IN RECENT YEARS, our fair city has been called America's fattest (Men's Fitness magazine), its second-dirtiest (Travel + Leisure magazine) and rudest among Twitter users (the online news site Mashable).
Well, cheer up. Now comes word that the website AMOG.com - it stands for Alpha Male of the Group - ranks Philly No. 3 on its list of 10 cities in America that brew the best beer, behind winner Portland, Ore., and Denver.
AMOG also said we're the best city for pub crawling.
Every June, the city hosts Philly Beer Week, which serves up beer dinners, tastings and pub crawls. Philadelphia is pretty much a craft-beer lover's dream, too.
For industry veterans like Yards Brewing Co. president Tom Kehoe, it's not surprising that brews are putting us on the map again.
In fact, the Cradle of Liberty has long been in the Cradle of Suds. Or, quite possibly, we were the Cradle of Suds before being the Cradle of Liberty.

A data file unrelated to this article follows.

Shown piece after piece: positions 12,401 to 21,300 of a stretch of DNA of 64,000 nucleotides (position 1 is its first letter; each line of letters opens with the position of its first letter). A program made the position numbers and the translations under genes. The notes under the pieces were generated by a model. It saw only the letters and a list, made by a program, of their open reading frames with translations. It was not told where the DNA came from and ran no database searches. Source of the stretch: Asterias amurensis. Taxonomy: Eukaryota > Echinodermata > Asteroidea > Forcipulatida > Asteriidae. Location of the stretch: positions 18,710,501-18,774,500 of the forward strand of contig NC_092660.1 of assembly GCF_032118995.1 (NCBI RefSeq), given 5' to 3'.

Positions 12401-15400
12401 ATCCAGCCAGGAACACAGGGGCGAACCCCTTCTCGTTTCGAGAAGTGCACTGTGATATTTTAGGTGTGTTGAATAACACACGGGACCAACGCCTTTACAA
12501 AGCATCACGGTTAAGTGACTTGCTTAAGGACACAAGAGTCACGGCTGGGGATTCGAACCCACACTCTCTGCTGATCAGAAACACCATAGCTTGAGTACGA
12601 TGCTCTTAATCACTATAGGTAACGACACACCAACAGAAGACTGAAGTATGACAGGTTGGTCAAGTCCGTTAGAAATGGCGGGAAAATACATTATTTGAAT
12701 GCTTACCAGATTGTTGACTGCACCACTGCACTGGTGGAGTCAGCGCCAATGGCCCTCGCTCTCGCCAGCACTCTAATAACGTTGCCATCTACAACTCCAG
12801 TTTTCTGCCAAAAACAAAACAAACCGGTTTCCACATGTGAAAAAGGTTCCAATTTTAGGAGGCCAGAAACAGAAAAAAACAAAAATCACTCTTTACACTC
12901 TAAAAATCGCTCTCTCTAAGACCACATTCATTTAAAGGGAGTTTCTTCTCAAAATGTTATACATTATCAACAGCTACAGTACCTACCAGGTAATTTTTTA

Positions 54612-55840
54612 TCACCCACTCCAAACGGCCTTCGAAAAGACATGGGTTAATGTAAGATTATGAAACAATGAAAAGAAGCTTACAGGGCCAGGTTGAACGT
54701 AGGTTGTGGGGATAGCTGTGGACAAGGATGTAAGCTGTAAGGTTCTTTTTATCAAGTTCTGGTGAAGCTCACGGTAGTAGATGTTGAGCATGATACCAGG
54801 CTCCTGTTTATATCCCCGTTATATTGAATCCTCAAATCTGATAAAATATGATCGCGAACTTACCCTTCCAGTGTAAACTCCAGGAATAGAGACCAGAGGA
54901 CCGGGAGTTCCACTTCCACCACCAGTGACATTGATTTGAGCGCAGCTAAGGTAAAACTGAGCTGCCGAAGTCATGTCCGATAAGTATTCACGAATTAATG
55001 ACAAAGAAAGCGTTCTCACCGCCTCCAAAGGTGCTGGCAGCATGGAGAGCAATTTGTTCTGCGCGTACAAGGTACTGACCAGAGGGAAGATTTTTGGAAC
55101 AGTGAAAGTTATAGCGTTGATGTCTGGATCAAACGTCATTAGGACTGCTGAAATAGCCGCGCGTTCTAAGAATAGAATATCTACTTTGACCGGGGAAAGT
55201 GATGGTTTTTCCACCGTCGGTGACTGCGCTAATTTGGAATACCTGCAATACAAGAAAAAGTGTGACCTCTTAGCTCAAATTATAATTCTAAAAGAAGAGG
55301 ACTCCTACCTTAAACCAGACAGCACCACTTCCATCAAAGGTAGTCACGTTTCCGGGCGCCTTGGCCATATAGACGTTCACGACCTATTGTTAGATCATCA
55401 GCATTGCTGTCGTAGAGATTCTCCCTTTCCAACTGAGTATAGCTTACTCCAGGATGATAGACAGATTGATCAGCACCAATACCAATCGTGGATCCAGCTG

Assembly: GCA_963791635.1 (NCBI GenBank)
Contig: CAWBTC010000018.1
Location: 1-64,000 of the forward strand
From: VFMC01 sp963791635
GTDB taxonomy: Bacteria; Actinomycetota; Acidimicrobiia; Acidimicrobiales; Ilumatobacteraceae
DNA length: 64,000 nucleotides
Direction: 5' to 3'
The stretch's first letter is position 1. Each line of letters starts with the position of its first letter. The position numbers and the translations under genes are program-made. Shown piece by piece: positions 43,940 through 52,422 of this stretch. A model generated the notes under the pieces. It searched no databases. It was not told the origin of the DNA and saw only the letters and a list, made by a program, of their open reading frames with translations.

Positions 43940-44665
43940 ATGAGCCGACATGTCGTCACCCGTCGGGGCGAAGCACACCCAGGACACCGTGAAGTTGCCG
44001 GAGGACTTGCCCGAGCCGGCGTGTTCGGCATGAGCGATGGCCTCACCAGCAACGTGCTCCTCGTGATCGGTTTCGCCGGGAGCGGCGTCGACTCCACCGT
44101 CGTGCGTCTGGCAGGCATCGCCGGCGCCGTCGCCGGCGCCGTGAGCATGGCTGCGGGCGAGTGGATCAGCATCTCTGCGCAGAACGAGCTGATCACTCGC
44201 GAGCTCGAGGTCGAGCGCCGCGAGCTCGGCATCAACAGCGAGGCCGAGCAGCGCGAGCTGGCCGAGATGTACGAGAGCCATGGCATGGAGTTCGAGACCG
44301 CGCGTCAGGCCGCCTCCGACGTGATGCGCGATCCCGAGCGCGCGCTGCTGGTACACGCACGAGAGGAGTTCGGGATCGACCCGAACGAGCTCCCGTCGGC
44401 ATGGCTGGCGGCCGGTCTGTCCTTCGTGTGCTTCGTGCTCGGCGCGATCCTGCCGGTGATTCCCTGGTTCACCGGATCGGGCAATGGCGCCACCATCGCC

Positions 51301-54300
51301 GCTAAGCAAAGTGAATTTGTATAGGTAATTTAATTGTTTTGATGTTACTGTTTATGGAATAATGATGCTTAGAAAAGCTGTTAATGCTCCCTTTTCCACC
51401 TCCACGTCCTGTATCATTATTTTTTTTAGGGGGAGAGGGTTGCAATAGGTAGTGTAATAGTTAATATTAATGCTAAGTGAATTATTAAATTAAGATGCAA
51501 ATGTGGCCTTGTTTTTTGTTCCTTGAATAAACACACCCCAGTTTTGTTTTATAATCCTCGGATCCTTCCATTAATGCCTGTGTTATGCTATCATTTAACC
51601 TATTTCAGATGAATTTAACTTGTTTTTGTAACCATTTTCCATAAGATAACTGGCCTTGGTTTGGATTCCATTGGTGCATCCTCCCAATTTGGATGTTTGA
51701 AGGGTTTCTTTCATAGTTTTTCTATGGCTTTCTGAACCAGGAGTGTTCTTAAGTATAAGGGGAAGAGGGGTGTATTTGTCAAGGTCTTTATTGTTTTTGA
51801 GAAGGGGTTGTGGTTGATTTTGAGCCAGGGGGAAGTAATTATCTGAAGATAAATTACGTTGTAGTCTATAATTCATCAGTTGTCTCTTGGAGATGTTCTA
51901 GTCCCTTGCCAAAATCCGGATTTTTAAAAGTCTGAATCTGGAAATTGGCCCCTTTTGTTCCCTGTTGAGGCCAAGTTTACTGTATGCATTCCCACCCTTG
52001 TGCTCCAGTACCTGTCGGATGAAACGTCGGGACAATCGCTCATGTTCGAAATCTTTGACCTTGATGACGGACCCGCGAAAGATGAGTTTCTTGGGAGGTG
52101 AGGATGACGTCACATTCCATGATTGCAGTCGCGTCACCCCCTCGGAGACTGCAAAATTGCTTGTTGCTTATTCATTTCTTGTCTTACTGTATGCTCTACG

No less an authority than the People Paper's own Joe Sixpack reported last year that when William Penn arrived here in 1682, the locals already were drinking homemade beer made with molasses infused with pine or sassafras.
Brewing has deep roots here. It started in the 1600s, blossomed in the 1700s, boomed in the 1800s and, when Schmidt's closed in 1987, almost died out.
Yards, which began in 1994, resuscitated the city's brewing legacy and reputation.
"Philadelphia was an industrial, blue-collar town that still has its roots in beer," Kehoe told me. "I think a big part of it is our German heritage. People from Philly are beer people."
Kehoe said the state's archaic liquor laws have helped spur pub growth, because unless you want to go to a state beer barn and buy a case, the main alternative is to go to the local pub and throw a couple back.
Yards isn't just doing its part to make Philly a new suds hub: It's also trying to save the planet.
Yards was the Greater Philadelphia Chamber of Commerce's Sustainable Business of the Year for 2010. It was the first brewery in Pennsylvania to be powered solely by wind, and its tasting room was built with sustainable and recycled materials, Kehoe said.
Heady stuff, indeed.
On Twitter: @MHinkelman